The object of the invention is further described by reference to the drawing in which:
FIG. 1 is a longitudinal axial sectional view of a cylinder lock corresponding to the invention, with partially inserted turnover key corresponding to the invention,
FIG. 2 is a fragmentary plan view of the broad side of a keyblade corresponding to the invention,
FIG. 3 is a cross-section taken in the plane represented at III--III of FIG. 1,
FIG. 4 is a fragmentary end view of the key,
FIG. 5 is a perspective view of the key.
FIG. 1 is a longitudinal view of the cylinder lock 1. Lock housing 2 and cylinder core 3 have aligning bores 2', 3', which receive the bolt keepers 4. The bore 2' of the lock housing 2 supports the upper section of the bolt 4' and the corresponding bores 3' of the cylinder core 3 supports the lower bolt 4" which is equipped with a conical head 5. The bolt keepers 4 are springloaded towards the cylinder core by pressure springs 6.
The key canal of the cylinder core 3 is asymmetric to the cylinder core axis, X--X. This key receives the turnover key 8. The key 8 has indentations 9 or 9' on the broad side 10 or 10' which are symmetric at about the center line y--y of the key. At the front end of the key tip there is a grooved sloped ramp or keyway A or A' in line with the center of the indentations R or R'. The keyway runs from one broad side 10 or 10' to the other broad side 10 or 10'. The grooved keyways A or A' are aligned cross section with the conical heads of the bolt keepers 4.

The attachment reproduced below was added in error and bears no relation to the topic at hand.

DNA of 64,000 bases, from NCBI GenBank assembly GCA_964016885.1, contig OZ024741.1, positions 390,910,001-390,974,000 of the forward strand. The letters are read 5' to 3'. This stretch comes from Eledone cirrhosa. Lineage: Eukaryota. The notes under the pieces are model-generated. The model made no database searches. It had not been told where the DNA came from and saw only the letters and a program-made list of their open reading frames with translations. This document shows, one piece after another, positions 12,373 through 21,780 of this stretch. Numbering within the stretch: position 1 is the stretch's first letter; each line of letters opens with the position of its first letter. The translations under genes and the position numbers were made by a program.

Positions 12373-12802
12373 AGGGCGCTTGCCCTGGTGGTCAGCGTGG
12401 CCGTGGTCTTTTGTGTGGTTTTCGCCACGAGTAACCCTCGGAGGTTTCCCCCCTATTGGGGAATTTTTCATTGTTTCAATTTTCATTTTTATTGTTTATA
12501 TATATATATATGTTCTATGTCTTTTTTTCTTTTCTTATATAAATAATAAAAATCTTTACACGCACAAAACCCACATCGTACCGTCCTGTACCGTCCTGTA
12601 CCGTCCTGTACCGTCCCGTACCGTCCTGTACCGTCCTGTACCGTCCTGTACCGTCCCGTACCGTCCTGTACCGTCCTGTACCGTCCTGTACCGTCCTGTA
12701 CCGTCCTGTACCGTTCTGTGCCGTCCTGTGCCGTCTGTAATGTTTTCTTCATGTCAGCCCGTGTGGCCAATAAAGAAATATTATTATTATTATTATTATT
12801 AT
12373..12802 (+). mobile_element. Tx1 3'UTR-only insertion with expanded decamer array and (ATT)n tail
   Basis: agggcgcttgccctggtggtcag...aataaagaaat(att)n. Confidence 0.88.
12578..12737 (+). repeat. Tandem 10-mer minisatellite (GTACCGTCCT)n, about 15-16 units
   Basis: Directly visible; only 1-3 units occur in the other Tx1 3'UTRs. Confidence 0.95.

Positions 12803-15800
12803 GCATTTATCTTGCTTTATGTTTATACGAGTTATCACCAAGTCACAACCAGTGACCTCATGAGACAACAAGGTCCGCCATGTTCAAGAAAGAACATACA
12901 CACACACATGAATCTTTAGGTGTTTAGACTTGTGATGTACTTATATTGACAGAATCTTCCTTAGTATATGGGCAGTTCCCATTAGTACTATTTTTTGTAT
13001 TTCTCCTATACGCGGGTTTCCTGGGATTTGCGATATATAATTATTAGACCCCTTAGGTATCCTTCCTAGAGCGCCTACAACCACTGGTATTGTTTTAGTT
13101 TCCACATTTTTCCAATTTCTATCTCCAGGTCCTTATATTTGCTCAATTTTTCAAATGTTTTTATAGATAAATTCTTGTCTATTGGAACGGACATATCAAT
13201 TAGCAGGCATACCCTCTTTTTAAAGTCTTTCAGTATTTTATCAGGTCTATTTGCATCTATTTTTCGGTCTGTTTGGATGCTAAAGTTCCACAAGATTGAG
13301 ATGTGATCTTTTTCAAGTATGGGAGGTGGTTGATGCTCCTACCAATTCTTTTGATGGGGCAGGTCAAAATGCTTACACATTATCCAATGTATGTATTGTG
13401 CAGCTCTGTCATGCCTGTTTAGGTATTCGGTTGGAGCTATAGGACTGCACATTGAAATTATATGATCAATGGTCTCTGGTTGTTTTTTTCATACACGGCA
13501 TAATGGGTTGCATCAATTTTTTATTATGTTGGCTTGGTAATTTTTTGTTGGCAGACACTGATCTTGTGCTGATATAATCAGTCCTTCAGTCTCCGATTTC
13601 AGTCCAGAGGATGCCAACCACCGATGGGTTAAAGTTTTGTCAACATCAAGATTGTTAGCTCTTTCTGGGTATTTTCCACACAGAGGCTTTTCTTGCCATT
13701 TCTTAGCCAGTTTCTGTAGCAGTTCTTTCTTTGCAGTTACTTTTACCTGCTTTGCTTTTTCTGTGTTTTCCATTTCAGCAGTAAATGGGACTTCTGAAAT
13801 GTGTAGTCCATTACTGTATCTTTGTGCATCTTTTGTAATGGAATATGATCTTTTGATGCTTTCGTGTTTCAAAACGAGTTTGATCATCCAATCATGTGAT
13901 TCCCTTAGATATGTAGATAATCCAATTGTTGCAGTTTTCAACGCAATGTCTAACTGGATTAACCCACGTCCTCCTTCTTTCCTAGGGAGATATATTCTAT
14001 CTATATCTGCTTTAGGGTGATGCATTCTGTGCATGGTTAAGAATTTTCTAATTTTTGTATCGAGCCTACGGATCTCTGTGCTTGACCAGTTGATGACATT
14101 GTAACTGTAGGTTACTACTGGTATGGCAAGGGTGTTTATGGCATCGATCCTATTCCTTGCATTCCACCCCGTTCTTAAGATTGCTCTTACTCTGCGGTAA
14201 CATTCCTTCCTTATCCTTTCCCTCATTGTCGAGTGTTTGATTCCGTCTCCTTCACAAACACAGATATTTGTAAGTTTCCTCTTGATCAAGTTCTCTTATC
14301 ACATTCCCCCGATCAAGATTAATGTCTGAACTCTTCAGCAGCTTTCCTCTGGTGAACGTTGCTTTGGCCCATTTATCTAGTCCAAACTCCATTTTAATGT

The bolts 4 can even be lifted near the key canal 7 bottom by these grooved keyways A or A'. It is thus possible to start the conical tapering below the longitudinal center plane z--z of the key canal. Even a partial section of the bolt heads 5 can enter into the corresponding indentations 11 of the key canal 7'. Although the section of a conical head 5 reaches into the far side of the key canal 7 the sloped keyway can slip underneath to unlock the bolt keepers. The keyways A and A', inwardly of the blade edge, each have a ramp A1 of rectangular plan (receiving the small base of the frustoconical tip 5 and aligned therewith) extending between the broad-face planes of the key blade and a pair of downwardly and inwardly converging flanks A2 and A3 lying to either side of the ramp A1 and of triangular plan configuration.
In order to render the lock still more burglarproof, and to increase the number of lock variations, pins 12 and/or 13 are inserted, either loosely or springloaded in blind holes 14 of the cylinder core, in addition to the bolt keepers which are already divided into upper and lower bolt. These additional pins are tapered. This is why they only protrude very little into the key canal, and thus they can be controlled without the keyways. The bolts 12 are arranged in such a way that they can enter into corresponding indentations (not shown) in the narrow side or edges of the key blade. The bolts 13, however, are situated on the cylinder core side 3 opposite the bolt keepers. They enter into the corresponding indentations 17 of the broad side of the key, opposite the indentations 9/9'. These additional pins 12 and 13 are completely inaccessible due to this design, and are almost invisible from the outside as they are hidden by the bolts 4 which completely fill the cross-section of the key canal.
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|U.S. Classification||70/493, 70/419, 70/421|
|International Classification||E05B27/00, E05B27/10, E05B19/00, E05B27/04, E05B19/06, E05B27/06|
|Cooperative Classification||E05B27/0042, E05B19/0052, Y10T70/7932, Y10T70/7944, E05B19/0035, Y10T70/7605|
|Dec 12, 1983||AS||Assignment|
Owner name: SOM- SICHERHEITSTECHNIK GMBH & CO. KG.
Free format text: CHANGE OF NAME;ASSIGNOR:JOSEF VOSS, K.G.;REEL/FRAME:004198/0586
Effective date: 19831209